It is definitely something you can see on screen with Seagal shot almost entirely in close-up and rarely sharing the frame with anyone. It give you the impression he shot his scenes in a quick two weeks and forced Murphy to film the rest with his stunt double. And as we’re assuming the arguments revolved around Seagal’s vision for the film, it is clear to see this took its toll on the rest of the production. But even if Seagal’s ego was not running rampant, the film has an undeniably lesser feel to it.
For one thing, Eric Bogosian is a far less interesting villain than Tommy Lee Jones. That’s not to say his performance isn’t captivating. It is — just for all the wrong reasons. Unlike the frantic mania Jones brought to Under Siege, Bogosian seems vaguely aware he’s supposed to be crazy. At all times, you can tell he’s thinking about something he actually wants to be doing instead of playing a hacker villain in a cut-rate Die Hard rip-off. It’s magically bad.
Seagal’s vision also robs the movie of what it should be; which is either a movie about Ryback and Sarah bonding by getting out of scrapes together or a movie about Ryback teaching Bobby how to be a stone cold killer. I’d take either one. I’d take a version where Sarah becomes a stone cold killer instead of working through her grief. But because Ryback must be the only heroic presence in the film, Sarah and Bobby are more props than anything else. Watching Chestnut and Heigl go through the motions makes Erika Eleniak’s character in the first film seem more rendered and developed. Most of Heigl’s lines amount to “it’s okay, my uncle will save me” while Chestnut is often made to look like a clown.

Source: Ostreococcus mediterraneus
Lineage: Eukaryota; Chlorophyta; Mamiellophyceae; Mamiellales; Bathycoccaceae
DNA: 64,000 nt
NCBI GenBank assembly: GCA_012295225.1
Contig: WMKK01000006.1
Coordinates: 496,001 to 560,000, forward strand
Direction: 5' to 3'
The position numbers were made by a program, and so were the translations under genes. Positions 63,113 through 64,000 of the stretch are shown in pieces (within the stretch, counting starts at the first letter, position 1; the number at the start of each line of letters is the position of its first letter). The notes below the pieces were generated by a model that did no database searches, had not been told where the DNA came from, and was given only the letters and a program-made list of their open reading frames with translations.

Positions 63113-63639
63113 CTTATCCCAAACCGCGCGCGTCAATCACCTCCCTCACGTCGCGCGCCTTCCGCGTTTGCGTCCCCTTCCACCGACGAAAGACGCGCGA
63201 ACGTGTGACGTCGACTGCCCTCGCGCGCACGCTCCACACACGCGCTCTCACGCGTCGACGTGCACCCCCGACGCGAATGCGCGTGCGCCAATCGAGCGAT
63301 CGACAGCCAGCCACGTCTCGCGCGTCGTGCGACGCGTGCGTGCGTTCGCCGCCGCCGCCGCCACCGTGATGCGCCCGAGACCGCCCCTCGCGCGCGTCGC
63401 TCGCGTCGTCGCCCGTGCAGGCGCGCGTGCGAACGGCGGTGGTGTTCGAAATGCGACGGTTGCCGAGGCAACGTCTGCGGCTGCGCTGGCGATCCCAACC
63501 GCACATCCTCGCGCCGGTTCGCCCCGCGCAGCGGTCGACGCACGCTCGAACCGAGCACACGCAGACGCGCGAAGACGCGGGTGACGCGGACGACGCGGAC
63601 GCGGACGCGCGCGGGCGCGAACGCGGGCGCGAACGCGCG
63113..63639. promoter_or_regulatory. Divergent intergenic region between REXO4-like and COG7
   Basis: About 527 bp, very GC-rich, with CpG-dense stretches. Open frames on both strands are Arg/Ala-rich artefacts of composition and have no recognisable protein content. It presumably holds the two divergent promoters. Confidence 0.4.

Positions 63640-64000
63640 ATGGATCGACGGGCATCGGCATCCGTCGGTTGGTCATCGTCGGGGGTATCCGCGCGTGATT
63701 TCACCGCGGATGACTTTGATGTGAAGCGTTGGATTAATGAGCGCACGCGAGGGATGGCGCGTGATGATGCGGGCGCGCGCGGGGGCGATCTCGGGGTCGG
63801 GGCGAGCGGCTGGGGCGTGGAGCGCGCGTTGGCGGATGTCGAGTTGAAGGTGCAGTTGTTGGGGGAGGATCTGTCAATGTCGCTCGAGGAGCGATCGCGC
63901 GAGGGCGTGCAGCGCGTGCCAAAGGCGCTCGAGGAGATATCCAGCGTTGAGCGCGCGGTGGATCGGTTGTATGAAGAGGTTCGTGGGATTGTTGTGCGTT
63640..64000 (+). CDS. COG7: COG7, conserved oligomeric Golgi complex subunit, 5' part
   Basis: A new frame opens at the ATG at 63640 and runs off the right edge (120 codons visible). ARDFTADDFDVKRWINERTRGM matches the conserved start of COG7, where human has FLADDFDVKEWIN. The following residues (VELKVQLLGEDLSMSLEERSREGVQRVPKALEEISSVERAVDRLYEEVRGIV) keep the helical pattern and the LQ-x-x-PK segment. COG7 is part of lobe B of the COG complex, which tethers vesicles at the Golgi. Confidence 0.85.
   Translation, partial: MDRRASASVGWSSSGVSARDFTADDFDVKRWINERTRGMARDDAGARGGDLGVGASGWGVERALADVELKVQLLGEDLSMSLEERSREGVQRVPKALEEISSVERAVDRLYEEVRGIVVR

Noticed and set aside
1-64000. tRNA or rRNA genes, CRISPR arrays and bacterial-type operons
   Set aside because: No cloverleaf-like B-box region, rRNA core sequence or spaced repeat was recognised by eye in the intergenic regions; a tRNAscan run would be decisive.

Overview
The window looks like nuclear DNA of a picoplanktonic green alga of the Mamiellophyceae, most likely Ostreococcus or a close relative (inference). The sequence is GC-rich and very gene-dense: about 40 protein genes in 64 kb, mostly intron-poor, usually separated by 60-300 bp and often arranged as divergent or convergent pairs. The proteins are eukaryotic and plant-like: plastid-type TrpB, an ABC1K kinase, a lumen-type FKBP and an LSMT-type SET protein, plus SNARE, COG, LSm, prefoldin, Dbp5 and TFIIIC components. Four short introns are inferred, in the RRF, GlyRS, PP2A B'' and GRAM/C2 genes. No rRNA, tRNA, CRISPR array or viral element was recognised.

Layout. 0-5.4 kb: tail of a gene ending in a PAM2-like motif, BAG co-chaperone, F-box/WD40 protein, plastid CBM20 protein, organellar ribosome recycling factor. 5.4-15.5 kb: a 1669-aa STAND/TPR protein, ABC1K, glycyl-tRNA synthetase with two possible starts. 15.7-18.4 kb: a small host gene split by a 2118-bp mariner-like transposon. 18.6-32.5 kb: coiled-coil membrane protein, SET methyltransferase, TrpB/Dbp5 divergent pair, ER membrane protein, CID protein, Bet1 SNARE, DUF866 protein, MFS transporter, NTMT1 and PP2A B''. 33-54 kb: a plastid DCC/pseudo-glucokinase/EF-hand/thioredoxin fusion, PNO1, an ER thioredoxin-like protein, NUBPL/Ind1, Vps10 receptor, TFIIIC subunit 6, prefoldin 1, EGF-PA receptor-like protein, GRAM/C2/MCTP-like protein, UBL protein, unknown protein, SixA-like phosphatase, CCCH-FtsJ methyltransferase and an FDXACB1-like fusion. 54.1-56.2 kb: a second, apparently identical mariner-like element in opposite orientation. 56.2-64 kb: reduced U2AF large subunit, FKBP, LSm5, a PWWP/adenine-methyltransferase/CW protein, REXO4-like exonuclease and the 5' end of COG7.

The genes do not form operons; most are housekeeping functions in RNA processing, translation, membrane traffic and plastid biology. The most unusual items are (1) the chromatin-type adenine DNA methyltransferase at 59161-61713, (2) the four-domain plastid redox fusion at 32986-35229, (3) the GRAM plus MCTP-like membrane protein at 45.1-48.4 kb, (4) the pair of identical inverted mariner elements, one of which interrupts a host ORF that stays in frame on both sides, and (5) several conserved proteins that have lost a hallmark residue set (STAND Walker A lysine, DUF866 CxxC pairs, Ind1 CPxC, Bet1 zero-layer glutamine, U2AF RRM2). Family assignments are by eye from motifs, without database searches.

The only actor to really survive this well is McGill as Penn. A precise merc with a talent for hostage situations, he begins to become unglued the moment he learns Ryback is on the train. And by the time he and Ryback have their knife fight, he is unhinged. It may be a more controlled mania than Jones, but it almost works. He feels like a worthy opponent for Seagal at the very least.
Murphy claims he found the film’s energy in the editing room. I’m inclined to disagree with him. The quick cuts and juxtapositions give it a forced sort of tension that feels more baffling than thrilling. Like the first film, Under Siege 2 likes to cut to a government office far from the action where returning characters Admiral Bates (Andy Romano) — now the Chairman of the Joint Chiefs of Staff — Captain Garza (Dale Dye), and CIA Director Tom Breaker (Nick Mancuso) monitor the situation and stand around helpless. But this time around, their inclusion really feels like a pointless cut-away; particularly as it nears the end and their attempts to destroy beam cannon have failed. Nonetheless, they become part of the film’s habit to quickly cut between rising moments of tension in an attempt to make every feel more immediate. This is the “energy” Murphy claimed to have found and it just looks like jumbled mess more often than not.
Nonetheless, the sense of apathy and defeat permeating Under Siege 2: Dark Territory gives it a nice, cheesy rind. It may not be as fun as the first film — which manages to be both cheesy and highly entertaining in a legitimate sense — but it still offers something for people who might want to goof on its action film cliches or Seagal’s ego overtaking the production. Is it cheesier than the first Under Siege? Oh, heavens no. That film has a conviction behind it people can appreciate for both its legit merits and cheesiness. But both films make for an interesting double feature and a lesson in how star power can turn a good thing into something kinda stinky.
Under Siege 2: Dark Territory is available for rent on the usual digital platforms.